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Tuesday, March 16, 2010

Selenium RC [Java] waitForCondition example

I've seen a few people post questions about using the Selenium waitForCondition method.

If you read the documentation for the waitForCondition method (in either Selenium or DefaultSelenium) you will see a mention of selenium.browserbot.getCurrentWindow(). This is key to the wait for condition.

When you start a test case there are two windows which open up. The first window has the Selenium Command History and ability to display the log. I call this the Selenium window. The next window which opens is the window for the application under test or AUT window.

The waitForCondition method has two parameters. The second parameter is the easiest to understand. We don't want the test to wait for ever. If we don't get a response by a certain time we can assume the test failed. The second parameter is the timeout period in milliseconds. So if the condition should occur within 20 seconds, the second parameter is "20000".

The second parameter is the key to the waiting. It is the condition we are waiting for. There are two windows open, Selenium and AUT. The first parameter to waitForCondition is a javascript expression. It will normally be tested on the Selenium window. If you want to evaluate some javascript in the AUT window you need to use: selenium.browserbot.getCurrentWindow(). For example, Let's say this is the AUT window:



<!DOCTYPE html PUBLIC "-//W3C//DTD HTML 4.01 Transitional//EN" "http://www.w3.org/TR/html4/loose.dtd">
<html>
<head>
<meta http-equiv="Content-Type" content="text/html; charset=UTF-8">
<title>Insert title here</title>
</head>
<body>
<script type="text/javascript">
// this variable is the key. When it is false the loading is done
var loading=true;

function loadingDone() {






// hidden the GIF
document.getElementById("loading").style.visibility="hidden"; // set the flag to indicate we are done loading
loading=false;
}
// this sets a timer for ten seconds to simulate something
// loading for ten seconds. After ten seconds this will call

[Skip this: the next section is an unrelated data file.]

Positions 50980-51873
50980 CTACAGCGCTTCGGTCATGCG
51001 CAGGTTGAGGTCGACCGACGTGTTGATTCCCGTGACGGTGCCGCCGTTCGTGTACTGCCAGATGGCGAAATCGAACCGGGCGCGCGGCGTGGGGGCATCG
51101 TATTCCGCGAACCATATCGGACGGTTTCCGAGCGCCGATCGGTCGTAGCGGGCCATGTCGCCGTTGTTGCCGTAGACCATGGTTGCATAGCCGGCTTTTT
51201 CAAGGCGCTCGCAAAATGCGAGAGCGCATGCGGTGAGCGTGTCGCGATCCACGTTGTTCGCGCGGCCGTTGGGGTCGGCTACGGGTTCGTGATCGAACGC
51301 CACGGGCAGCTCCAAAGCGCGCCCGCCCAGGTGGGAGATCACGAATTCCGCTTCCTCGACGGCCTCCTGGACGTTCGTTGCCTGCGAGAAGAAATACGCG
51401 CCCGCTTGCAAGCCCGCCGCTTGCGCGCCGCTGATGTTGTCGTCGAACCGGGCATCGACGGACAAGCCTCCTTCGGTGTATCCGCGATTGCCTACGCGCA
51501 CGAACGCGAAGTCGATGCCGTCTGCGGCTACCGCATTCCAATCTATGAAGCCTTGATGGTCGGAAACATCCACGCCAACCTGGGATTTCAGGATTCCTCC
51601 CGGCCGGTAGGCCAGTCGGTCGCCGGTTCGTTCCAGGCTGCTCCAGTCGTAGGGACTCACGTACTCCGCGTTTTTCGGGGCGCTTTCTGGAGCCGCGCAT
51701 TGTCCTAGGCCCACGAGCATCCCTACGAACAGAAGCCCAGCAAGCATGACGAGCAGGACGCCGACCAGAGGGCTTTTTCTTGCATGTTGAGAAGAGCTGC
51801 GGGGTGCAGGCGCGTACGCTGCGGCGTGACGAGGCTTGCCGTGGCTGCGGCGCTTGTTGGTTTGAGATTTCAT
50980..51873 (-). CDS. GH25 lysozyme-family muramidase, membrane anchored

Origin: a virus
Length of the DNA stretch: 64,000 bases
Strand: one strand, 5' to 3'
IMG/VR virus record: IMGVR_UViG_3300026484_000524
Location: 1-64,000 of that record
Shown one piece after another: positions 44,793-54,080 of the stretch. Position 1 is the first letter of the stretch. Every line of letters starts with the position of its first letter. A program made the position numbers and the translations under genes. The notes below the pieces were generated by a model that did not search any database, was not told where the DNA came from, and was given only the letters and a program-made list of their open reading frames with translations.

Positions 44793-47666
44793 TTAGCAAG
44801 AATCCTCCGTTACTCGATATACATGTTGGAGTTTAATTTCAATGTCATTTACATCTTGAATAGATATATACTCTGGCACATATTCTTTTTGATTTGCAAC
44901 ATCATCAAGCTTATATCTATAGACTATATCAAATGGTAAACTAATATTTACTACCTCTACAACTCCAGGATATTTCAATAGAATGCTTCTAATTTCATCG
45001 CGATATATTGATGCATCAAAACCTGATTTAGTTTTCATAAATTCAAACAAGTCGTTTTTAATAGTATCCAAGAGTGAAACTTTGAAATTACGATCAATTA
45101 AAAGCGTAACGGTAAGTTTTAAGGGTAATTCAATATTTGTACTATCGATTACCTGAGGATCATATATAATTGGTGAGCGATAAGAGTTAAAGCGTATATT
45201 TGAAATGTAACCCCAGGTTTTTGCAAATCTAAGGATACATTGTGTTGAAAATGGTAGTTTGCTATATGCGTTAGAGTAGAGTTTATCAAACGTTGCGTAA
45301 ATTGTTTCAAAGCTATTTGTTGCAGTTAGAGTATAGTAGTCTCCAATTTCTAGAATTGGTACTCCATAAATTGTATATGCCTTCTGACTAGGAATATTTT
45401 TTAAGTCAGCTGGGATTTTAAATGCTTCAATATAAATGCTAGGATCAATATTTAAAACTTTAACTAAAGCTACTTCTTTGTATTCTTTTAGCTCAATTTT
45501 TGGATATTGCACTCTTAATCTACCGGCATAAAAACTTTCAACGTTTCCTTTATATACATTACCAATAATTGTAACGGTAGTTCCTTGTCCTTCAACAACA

// the loadingDone() function.
var seconds=10;
var t=setTimeout("loadingDone()", seconds * 1000);
loading=true;

</script>
<!-- the moment the page loads this will create -->
<!-- a spinning GIF to signal something loading -->
<img id="loading" src="http://www.oshawa.ca/images/loading.gif" style="visibility:visible"/>
</body>
</html>


What this page does is simulate something loading. After 10 seconds it will hide the spinning GIF and set the loading variable to false. So the condition we are waiting for is when loading == false.

This means from waitForCondition we want to look at the variable "selenium.browserbot.getCurrentWindow().loading == false". In other words, the full statement is going to be:

selenium.waitForCondition("selenium.browserbot.getCurrentWindow().loading == false", "20000");

It is important to note that the selenium in selenium.waitForCondition is a Java object in your test code and the selenium in selenium.browserbot is a javascript object running in the web browser.

Let's say we take this HTML and save it to the file /Users/darrell/workspace/LearningSelenium/waitForCondition.html then we can create the following Selenium RC test case:



package com.example.tests;

import org.openqa.selenium.server.RemoteControlConfiguration;
import org.openqa.selenium.server.SeleniumServer;
import com.thoughtworks.selenium.DefaultSelenium;
import com.thoughtworks.selenium.SeleneseTestCase;

public class TestingSelenium extends SeleneseTestCase {

 SeleniumServer ss;
 RemoteControlConfiguration rcc = new RemoteControlConfiguration();

 public void setUp() throws Exception {
  int ssPort = 4444;
  rcc.setPort(ssPort);
  rcc.setTimeoutInSeconds(1200);
  ss = new SeleniumServer(rcc);
  ss.start();
  selenium = new DefaultSelenium("localhost", ssPort, "*safari", "file://");
  selenium.start();
 }

 public void testStub() throws Exception {
  long start, stop;
  selenium.open("/Users/darrell/workspace/LearningSelenium/waitForCondition.html");
  start = System.currentTimeMillis();
  selenium.waitForCondition("selenium.browserbot.getCurrentWindow().loading == false", "300000");
  stop = System.currentTimeMillis();
  System.err.println("Elapsed time: " + ((stop - start) / 1000.0) + " seconds");
 }

 public void tearDown() throws Exception {
  super.tearDown();
  ss.stop();
 }
}


and that is one example of waitForCondition. You will have to know what condition to wait for in your application. If you are using AJAX you might find there is an AJAX object on your application. In it will be a activeRequestCount. When the AJAX.activeRequestCount goes to zero, all the AJAX calls are done. So you can wait for an AJAX call to complete with:


selenium.waitForCondition("selenium.browserbot.getCurrentWindow().AJAX.activeRequestCount == 0", "30000");

1 comment:

Anonymous said...

very usefull